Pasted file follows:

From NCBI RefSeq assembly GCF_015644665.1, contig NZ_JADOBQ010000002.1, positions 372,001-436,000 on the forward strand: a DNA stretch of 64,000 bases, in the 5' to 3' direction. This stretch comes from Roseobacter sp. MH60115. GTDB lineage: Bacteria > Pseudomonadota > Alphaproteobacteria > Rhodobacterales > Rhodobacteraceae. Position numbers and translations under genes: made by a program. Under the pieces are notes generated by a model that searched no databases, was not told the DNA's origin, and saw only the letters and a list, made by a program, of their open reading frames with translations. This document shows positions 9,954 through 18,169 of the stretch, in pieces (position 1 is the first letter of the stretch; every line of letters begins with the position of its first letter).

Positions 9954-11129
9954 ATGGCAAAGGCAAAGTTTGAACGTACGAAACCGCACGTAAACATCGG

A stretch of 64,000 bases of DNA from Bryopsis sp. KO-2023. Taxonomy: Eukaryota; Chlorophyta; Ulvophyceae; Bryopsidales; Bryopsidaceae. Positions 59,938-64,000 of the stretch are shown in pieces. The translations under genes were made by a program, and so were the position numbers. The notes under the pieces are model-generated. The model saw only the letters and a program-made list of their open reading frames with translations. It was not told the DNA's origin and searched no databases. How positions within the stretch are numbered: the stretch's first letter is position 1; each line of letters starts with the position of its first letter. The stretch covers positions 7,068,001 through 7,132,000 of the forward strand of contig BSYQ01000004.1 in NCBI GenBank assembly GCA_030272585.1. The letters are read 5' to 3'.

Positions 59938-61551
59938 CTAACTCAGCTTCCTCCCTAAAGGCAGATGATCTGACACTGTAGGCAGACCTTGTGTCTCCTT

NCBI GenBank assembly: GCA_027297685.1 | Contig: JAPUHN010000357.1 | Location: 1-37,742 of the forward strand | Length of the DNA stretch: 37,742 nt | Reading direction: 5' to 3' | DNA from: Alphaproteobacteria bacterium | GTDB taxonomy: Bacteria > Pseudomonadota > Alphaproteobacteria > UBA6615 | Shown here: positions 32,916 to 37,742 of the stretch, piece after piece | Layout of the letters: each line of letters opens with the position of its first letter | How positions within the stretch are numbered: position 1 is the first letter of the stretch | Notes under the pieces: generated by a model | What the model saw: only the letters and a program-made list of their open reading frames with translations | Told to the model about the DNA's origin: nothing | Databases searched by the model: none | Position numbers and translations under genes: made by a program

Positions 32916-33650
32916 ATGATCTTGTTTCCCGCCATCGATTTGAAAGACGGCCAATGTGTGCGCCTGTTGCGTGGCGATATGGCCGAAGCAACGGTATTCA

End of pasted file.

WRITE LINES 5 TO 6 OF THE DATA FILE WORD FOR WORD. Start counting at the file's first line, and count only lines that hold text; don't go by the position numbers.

Positions 59938-61551
59938 CTAACTCAGCTTCCTCCCTAAAGGCAGATGATCTGACACTGTAGGCAGACCTTGTGTCTCCTT